With patient centricity and improved patient engagement a central mission for much of healthcare, we conducted a study in China to find out what a telemedicine service in ophthalmology would need to offer to stand out and improve the patient experience and outcomes.
The rise in telemedicine platforms
Telemedicine has disrupted the healthcare market worldwide and, since the pandemic, it is ubiquitous. Many countries in Asia have been at the forefront of using digital technologies in healthcare, and according to a survey by Bain & Company consumers in Asia-Pacific will increasingly adopt and use digital health tools over the next five years (see figure).
Some of the popular telemedicine platforms that have seen huge recent growth include Ping An Good Doctor (China), Halodoc (Indonesia) or Doctor Anywhere (across Vietnam, Malaysia, Thailand, Singapore, Philippines). These platforms offer a variety of services, from virtual consultations to booking home care services and online prescriptions. Uptake in Asia-Pacific has been helped by regulatory changes and the implementation of payment models. In Japan, for example, the government extended the use of telemedicine from follow-up visits only to initial consultations and the delivery of prescription drugs during the pandemic.
Improved access to care, convenience and anticipated time and cost efficiencies are some of the key end user benefits of telemedicine. But, with a multitude of telemedicine services competing for customers, how can a service provider ensure that their solution delivers these benefits and provides an outcome that is relevant for customers? Ultimately, a telemedicine tool needs to compete favourably and deliver at least equal satisfaction to in-person visits in order to attract customers.
Case study: Telemedicine users in China
To dig a little deeper into the user experience of telemedicine and evaluate what customers want from the service, we conducted a self-funded study in China where telemedicine has been broadly used for several years. We conducted web-assisted duos with retina specialists and ophthalmology patients, which included a mock patient-physician consultation using telemedicine to mimic the experience. Our findings revealed some interesting insights into what customers expect from a telemedicine service.
1. One-stop touchpoint for quick and easy access to care
One of the essential features of telemedicine is conducting consultations virtually, either by phone, video or text. Users also want quick and easy access to the service. In our study, patients reported using telemedicine for a triage of new symptoms, or in an emergency situation to allow quick assessment of their situation and advice on whether they needed to go to the hospital for further examination.
In China in particular, long travel and waiting times make access to Tier 3 hospitals challenging. Telemedicine enables patients to access specialists from the comfort of their own homes. Our respondents suggested that it would also allow them to seek out additional opinions, for example to confirm a diagnosis with a different physician or, if they are not satisfied with the care received in a community hospital, reach out to a more senior, experienced doctor.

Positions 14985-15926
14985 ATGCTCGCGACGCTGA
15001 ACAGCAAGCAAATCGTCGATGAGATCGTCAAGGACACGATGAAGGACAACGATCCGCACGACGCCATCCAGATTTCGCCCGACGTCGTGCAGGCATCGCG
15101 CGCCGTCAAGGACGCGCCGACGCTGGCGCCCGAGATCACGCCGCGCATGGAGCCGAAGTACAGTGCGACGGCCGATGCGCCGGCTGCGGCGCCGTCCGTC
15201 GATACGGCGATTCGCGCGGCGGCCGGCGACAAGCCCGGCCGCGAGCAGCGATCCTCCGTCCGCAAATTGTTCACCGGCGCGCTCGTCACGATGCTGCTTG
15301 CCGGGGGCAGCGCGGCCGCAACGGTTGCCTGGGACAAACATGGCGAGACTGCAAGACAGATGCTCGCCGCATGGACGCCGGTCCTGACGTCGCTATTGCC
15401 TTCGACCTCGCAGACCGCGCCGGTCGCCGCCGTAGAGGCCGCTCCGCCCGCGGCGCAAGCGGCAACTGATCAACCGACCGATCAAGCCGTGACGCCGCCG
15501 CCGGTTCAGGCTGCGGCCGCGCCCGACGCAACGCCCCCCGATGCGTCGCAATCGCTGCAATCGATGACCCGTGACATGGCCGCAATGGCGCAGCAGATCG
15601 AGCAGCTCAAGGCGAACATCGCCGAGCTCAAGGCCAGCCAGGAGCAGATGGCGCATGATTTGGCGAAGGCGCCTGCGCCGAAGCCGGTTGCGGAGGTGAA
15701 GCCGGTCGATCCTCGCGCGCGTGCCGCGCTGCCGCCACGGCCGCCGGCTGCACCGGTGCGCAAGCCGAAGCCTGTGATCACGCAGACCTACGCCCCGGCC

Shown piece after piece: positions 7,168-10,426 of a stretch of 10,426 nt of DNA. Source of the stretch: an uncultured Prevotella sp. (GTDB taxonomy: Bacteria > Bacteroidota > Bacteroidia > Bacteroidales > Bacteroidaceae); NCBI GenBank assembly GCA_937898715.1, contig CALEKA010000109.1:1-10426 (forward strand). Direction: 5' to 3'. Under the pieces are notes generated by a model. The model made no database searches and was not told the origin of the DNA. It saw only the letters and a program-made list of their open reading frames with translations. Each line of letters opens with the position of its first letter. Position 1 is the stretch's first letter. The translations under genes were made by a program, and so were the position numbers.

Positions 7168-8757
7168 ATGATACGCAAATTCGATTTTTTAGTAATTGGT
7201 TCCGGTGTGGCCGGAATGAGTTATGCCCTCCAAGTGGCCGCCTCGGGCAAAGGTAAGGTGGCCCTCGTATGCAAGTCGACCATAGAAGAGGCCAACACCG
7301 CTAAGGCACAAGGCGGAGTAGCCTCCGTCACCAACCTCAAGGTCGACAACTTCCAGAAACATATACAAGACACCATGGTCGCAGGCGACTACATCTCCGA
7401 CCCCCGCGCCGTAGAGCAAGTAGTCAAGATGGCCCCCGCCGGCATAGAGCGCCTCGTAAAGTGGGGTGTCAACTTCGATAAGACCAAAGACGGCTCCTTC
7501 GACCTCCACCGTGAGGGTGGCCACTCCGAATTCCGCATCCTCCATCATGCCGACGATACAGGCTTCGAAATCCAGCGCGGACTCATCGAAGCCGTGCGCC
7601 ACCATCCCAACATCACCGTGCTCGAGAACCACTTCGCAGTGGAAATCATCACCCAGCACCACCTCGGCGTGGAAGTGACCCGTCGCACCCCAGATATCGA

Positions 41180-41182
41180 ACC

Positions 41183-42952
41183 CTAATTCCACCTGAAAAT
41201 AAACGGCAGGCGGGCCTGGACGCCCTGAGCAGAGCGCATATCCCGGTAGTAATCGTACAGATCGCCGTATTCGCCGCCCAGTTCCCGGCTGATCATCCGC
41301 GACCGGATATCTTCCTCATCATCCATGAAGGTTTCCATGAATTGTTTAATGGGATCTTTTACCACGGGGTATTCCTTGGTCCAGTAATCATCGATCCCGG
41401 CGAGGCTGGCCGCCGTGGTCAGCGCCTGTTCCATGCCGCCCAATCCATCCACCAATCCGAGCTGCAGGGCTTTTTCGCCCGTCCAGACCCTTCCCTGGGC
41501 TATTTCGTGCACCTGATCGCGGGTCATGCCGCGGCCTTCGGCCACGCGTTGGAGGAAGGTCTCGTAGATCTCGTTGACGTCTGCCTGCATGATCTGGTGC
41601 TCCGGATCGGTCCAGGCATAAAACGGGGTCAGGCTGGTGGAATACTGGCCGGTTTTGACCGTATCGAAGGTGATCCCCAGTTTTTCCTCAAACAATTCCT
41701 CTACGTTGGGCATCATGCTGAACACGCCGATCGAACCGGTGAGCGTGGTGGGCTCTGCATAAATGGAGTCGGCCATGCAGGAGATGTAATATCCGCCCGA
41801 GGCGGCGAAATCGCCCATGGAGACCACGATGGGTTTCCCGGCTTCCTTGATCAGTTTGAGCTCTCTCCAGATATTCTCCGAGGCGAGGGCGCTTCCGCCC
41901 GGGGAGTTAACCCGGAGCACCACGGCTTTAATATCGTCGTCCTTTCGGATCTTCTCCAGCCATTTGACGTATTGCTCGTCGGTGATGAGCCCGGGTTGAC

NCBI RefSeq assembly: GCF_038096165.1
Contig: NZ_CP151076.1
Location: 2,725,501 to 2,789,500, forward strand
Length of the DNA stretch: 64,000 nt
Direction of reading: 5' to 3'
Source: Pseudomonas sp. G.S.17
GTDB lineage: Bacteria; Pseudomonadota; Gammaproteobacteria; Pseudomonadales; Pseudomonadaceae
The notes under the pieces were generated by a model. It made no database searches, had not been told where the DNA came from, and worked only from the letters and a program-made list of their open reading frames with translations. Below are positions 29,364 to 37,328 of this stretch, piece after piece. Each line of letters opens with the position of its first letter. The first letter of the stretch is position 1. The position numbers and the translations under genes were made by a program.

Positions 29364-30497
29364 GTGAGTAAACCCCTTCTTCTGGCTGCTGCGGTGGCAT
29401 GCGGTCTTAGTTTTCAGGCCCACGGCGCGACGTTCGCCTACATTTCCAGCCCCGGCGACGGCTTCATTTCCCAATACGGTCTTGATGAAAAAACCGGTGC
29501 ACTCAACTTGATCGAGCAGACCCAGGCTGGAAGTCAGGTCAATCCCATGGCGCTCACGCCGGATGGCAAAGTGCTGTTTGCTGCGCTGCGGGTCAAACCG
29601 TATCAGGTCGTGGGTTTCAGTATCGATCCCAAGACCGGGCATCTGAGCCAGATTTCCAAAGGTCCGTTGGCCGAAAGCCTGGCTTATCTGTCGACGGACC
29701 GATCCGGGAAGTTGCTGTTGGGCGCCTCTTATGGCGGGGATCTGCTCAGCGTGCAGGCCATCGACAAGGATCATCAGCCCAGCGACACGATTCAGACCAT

However, respondents felt that telemedicine was not (yet) connecting the entire patient journey. Patients greatly desire a one-stop touchpoint from appointment booking to virtual consultations and prescriptions. Both physicians and patients suggested that in order for the tool to be most useful, it would need to include and provide access to a broad network of hospitals and physicians. Patients would ideally like to have ‘their’ physician included on the platform, which would allow continuity of care since some hospitals might not accept test results from other hospitals.
Respondents reported mixed experiences with online prescriptions. Physicians told us that they are often constrained by what medication a specific telemedicine service offers, meaning that the patient would need to come to the hospital to pick up the prescription, despite having had the virtual consultation. Respondents agreed that a full service enabling online prescriptions for repeat medication, as well as delivery to the patient, would be most convenient and patient friendly.
“At the moment the doctors can only give qualitative feedback over telemedicine, but if we want to be prescribed medication or prescribed a particular examination they can’t do that, we’ll still need to go to a hospital for a prescription. If they can prescribe me medicine through telemedicine and have it delivered to me that will be better.” (Ophthalmology patient, China)
2. Opportunity for follow-up monitoring but limited use for diagnostic consultations
In our research, we wanted to know where users felt telemedicine worked well and where it was lacking. It was perceived that telemedicine is most suitable for follow-up/ monitoring consultations after a clear diagnosis has already been reached. Telemedicine, in this instance, was considered to be cost saving and time efficient for patients and physicians.